Globalisation came to mind when trying to come up with a theme for a quick and dirty review of 2022. It feels like the world is experiencing a lot of things together, from climate change to economic strife to respiratory infections.
Certainly, in these 12 months, it has felt as though the oasis that is Dar es Salaam has been affected by global trends more than it might have been in the past. I like our insularity to some extent, Tanzania feels safely “out of the loop,” which allows life to meander along at a slow pace. Not so much this past year.
It started when Russia decided to invade Ukraine on February 24, a little bit out of the blue. What was supposed to be a quick annexation has turned into something entirely different — a proxy war reminiscent of the Cold War days. I say when Russia decided to invade Ukraine but it appears to have been the desire of President Vladimir Putin, who preceded the invasion with a patriotic cry about Slavic peoples and allusions to the Empire or some such.
It turns out that 2022 was also the year that President Putin turned 70 years old. So, here we are in December with World War III Lite burning in the background, the threat of nuclear annihilation steadily receding no matter how many threats Putin makes.
Then Queen Elizabeth II died at the age of 96 years, which still surprised many people. Having been Queen regnant for over 70 years, she oversaw the break-up of the British Empire into sovereign countries linked by the Commonwealth. The death of the Queen brought about a massive wave of post-colonial catharsis as many people from former colonies recounted the many ills of the Empire — while their heads of state scrambled to attend the year’s funeral to end all funerals.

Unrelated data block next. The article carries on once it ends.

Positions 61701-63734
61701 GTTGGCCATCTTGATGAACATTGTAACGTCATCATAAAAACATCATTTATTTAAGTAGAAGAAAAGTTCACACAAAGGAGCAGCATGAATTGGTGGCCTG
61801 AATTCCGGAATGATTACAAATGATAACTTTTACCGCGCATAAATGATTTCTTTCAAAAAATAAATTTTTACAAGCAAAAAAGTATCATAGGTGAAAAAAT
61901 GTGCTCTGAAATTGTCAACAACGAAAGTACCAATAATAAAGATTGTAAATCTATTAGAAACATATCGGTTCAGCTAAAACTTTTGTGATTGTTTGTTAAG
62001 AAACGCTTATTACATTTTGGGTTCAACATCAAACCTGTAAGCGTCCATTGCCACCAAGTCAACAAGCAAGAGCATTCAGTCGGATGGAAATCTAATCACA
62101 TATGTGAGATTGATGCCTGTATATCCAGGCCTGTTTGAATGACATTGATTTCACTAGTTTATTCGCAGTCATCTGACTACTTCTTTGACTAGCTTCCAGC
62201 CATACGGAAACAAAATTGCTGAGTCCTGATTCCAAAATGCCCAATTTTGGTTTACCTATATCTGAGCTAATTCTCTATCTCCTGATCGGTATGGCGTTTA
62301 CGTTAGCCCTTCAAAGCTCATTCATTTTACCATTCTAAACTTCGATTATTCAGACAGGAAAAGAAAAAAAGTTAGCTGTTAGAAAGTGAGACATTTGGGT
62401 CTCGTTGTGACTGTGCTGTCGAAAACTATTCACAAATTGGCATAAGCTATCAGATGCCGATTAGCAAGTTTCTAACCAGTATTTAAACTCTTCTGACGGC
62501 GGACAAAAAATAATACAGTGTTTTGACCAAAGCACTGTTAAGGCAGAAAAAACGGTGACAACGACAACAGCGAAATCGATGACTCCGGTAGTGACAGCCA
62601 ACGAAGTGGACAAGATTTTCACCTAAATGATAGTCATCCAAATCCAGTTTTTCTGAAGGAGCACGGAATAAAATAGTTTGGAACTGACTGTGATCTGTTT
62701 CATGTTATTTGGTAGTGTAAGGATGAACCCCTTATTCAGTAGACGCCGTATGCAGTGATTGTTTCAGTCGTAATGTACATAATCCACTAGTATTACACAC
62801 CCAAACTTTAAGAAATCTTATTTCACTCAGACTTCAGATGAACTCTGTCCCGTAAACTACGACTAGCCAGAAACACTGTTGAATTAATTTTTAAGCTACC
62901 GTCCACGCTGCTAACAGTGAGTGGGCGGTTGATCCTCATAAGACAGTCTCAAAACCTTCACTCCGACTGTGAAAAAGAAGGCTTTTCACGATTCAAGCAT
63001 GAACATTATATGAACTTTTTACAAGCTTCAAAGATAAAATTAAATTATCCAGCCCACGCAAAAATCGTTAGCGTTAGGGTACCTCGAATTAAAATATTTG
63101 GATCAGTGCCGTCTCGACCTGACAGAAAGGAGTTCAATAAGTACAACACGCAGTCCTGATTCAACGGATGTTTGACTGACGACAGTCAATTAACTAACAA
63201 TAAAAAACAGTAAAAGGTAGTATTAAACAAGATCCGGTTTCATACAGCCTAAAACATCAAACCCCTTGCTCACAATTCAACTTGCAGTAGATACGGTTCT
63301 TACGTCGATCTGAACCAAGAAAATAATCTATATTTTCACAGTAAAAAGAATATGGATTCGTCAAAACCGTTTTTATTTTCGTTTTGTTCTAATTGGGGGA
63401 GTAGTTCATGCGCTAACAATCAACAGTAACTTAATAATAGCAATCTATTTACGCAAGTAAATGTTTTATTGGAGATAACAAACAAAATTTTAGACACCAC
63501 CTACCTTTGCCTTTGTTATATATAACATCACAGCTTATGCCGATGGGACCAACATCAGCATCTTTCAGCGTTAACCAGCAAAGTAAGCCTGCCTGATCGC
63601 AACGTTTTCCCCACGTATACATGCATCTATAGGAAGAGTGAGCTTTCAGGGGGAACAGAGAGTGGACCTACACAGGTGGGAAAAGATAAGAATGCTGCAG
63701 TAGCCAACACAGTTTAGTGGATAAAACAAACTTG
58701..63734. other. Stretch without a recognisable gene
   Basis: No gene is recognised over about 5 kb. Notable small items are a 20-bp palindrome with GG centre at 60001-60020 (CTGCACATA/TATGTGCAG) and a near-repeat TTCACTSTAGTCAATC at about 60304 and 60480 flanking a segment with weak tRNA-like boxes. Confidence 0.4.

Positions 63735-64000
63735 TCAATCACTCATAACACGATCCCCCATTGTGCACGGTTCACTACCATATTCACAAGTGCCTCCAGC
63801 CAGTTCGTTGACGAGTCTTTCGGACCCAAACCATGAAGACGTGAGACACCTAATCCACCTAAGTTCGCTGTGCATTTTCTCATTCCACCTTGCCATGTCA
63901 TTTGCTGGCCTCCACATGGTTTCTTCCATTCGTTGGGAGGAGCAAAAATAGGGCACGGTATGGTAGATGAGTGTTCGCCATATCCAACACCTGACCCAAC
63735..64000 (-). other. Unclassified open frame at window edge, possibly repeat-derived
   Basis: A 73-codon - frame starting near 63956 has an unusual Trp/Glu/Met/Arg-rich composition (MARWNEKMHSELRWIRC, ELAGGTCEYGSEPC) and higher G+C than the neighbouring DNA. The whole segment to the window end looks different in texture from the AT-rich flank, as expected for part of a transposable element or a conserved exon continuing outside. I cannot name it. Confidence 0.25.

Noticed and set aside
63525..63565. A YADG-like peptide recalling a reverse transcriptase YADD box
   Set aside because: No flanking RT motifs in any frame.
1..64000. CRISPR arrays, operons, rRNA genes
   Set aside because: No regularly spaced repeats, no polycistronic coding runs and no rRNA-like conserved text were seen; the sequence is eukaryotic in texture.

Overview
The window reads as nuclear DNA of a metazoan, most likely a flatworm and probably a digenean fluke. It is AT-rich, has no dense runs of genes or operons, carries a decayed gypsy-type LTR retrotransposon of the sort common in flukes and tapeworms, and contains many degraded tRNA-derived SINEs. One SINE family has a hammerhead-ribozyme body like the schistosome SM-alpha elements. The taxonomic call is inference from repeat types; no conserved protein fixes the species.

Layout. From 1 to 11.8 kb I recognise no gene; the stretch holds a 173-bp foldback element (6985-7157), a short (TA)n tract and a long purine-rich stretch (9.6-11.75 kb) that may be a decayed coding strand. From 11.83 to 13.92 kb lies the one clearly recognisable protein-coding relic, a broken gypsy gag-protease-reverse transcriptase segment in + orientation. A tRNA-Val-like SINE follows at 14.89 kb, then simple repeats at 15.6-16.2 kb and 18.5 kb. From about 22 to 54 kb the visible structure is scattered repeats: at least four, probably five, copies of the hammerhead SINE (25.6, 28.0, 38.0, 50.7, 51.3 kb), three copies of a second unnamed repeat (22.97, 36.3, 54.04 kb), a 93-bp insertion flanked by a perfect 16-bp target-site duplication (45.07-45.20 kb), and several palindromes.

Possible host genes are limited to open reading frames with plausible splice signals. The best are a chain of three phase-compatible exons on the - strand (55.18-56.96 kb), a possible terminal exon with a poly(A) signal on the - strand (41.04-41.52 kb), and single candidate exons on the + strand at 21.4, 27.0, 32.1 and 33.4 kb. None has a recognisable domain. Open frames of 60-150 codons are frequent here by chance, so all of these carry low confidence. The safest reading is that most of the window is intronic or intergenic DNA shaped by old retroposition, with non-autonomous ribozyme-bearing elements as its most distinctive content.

What I found notable as an African was the decision by her heir, Charles III, to subsequently televise the ancient ceremonies that surrounded his accession to the throne, something that we do not do so publicly on a continent still crawling with majesties. It will take time to adjust to having a male Queen of England.
At the end of the year, the World Cup in Qatar brought about a bit of cheer we did not know we needed. Qatar came with many controversies — how did it win the bid, the thousands who died building the stadiums, the delay due to Covid, Qatar’s sober conservatism and the push-back this generated from various quarters. In spite of this, it turned out to be one of the most exciting tournaments, with multiple upsets and unexpectedly great performances from “small” teams like Morocco, who ended up fourth. As a friend put it, finally the World Cup wasn’t a European affair to which they invited other countries to give a bit of colour.
These are the three major events that touched us all, which came to mind. For all of them in Dar and beyond there is a wealth of opinion and dialogue across the globe. It is this chatter over the communal points that makes me think: Here we are, globalised at last, for better or worse.
What will 2023 bring? Let’s find out.
Source: The East African